California State University, Long Beach

The Struggles in Recrewting

Friday, 29. January 2016

Photo by Ariana Gastelum

Men’s head coach Anthony Chacon, team president Jacob Bledsoe, vice president Matthew Maliglig, Zee Guest and Chandler Litton found creative ways to recruit at Long Beach State University’s Move-In Day in August 2015.


By Ariana Gastelum

Women’s Team President

Convincing people to try rowing can be so frustrating. So many people show up to one or two practices thinking they are going to learn everything that day and then decide if they want to continue. That’s not the case at all.

I would say to understand the bare minimum of the sport, you would have to attend at least two weeks of practice. The jargon will not make sense at first; the movements will feel awkward. No one ever starts out as a natural. Sure, there are fast learners, but that doesn’t mean you are never going to catch a crab or tweak your back. In fact, it could take several months until you’re considered “pretty good.”

However, the fact that it takes so long to learn can work in our advantage. The sport requires so much dedication that only motivated people can pursue it. You can’t get away with missing practices, staying up late, eating poorly or frequently drinking because everyone will know. The 2k-test doesn’t lie.

Not only are you learning how to regularly exercise and work in a group, you are learning time management, and you are pushing yourself to limits that you didn’t know were possible. Plus, you’re surrounding yourself with other motivated, committed individuals that want you to succeed because it will help the whole boat. Once you do commit, everyone needs you. It’s not just a sport; it’s a lifestyle.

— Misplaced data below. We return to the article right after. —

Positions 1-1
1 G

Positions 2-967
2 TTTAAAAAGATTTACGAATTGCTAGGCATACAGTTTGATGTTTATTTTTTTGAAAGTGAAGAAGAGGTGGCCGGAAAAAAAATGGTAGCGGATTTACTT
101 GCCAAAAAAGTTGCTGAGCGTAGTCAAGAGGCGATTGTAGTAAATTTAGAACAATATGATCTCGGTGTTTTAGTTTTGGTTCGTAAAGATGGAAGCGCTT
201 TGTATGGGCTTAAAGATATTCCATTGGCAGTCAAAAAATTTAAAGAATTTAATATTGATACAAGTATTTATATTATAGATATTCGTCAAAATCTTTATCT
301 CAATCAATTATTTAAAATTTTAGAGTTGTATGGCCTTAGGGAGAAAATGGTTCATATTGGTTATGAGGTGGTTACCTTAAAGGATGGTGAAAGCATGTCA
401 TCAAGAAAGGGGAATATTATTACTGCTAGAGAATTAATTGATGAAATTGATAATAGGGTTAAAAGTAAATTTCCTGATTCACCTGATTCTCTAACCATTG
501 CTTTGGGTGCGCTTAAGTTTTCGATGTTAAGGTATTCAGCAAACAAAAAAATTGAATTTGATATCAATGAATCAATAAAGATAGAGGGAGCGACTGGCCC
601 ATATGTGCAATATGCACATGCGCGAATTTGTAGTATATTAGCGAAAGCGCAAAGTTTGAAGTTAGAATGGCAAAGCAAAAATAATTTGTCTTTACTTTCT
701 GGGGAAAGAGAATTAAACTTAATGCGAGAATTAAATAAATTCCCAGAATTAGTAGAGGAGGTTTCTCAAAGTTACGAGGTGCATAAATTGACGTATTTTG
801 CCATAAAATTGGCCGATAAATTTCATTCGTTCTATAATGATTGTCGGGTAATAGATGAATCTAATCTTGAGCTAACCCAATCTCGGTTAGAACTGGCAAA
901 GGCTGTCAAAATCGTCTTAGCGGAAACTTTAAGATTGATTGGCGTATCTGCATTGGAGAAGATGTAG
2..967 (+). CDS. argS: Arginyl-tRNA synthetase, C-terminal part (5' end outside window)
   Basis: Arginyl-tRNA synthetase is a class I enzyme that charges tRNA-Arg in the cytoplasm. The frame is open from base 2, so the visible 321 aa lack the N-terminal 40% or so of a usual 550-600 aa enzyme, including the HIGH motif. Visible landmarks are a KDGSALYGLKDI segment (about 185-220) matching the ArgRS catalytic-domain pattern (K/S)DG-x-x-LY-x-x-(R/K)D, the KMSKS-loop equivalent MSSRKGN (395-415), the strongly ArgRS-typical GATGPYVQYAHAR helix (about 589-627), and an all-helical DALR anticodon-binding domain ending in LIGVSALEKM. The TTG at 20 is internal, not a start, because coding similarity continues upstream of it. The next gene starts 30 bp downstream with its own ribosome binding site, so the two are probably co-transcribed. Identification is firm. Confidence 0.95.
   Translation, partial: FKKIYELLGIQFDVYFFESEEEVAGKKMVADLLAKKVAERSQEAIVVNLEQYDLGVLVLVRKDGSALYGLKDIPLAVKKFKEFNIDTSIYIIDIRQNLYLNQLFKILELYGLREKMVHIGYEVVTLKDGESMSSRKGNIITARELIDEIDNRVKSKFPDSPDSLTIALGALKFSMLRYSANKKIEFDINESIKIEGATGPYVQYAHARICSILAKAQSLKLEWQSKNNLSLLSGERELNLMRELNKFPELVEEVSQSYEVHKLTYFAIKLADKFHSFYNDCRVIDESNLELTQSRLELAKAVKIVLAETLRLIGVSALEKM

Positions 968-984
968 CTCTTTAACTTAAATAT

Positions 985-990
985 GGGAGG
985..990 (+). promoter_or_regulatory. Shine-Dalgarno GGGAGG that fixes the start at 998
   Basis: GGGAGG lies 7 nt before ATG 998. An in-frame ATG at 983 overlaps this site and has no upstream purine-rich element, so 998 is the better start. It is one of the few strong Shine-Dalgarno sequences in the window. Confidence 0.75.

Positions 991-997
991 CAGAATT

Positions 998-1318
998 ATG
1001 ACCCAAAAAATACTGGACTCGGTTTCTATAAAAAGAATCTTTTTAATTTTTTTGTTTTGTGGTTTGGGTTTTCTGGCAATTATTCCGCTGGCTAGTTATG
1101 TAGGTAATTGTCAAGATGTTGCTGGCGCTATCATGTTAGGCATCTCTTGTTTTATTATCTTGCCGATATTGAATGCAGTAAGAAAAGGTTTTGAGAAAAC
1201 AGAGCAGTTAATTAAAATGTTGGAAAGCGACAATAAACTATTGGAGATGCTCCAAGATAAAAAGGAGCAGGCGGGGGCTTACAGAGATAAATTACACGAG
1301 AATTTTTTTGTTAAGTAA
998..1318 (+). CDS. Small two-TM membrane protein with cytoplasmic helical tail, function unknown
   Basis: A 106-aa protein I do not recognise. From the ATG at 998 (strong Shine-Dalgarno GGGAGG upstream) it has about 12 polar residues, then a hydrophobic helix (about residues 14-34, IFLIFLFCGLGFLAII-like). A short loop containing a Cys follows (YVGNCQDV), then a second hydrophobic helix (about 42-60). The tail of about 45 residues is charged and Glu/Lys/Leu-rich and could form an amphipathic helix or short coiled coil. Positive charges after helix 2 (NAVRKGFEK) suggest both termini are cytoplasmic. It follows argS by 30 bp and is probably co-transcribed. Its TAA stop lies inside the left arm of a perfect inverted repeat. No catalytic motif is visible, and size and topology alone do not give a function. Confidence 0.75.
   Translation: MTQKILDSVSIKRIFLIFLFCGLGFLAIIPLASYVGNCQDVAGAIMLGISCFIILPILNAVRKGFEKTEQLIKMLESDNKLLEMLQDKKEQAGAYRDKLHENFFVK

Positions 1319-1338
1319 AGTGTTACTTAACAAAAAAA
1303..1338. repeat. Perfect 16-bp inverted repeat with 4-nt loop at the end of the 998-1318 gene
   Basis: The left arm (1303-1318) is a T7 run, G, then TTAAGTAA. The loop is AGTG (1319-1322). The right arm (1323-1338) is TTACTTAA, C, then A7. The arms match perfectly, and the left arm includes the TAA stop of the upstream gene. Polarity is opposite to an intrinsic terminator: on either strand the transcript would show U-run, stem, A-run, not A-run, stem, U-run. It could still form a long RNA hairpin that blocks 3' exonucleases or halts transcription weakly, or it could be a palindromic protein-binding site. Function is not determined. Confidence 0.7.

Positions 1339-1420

My Connection With Joan Lind Van Blom as a Long Beach State Rower

Sunday, 11. October 2015


Photo by Ariana Gastelum


By Ariana Gastelum

Women’s Team President

Though I only experienced a handful of encounters with Joan Lind Van Blom, I have no doubt I will remember her the rest of my life.

I had such a strange feeling at yesterday’s ceremony because I expected to see her every time I turned a corner. Jean Strauss concluded the speeches beautifully by playing a few words from Joan. My mind immediately replayed the first conversation I ever had with her.

The first time I ever met Joan was two summers ago. Greg Yotsov, from the men’s team, and I had just finished our erg pieces when she approached us. I had just watched the documentary posted about her and John on the Beach Crew website about a week prior, and I knew exactly who she was. I tried to remain calm, but I could feel my heart beating rapidly, and it wasn’t because I just completed four pyramids on the erg.

The first thing she asked us was if we were on the Long Beach State Rowing Team. When I confirmed, her face lit up. “John! These two row for Long Beach! Hi, I’m Joan!” she said. I couldn’t believe how excited she was to meet me. She sounded even more enthused about it than I did!

I will never forget how I felt after our exchange. Here I was, a girl who had only been rowing for about a year and a half, having a genuine conversation with who I consider one of the strongest females in the world.

Watching the quad, Olympians double and Long Beach Rowing Association (LBRA) Master’s 8+ row at sunset was simply magical. I sat near the rocks with some members of the women’s team. I glanced over at them while the 8+ rowed by. They appeared completely mesmerized by LBRA’s perfect strokes. I’m so lucky, I thought. I get to perform the most beautiful sport with these fantastic, determined women.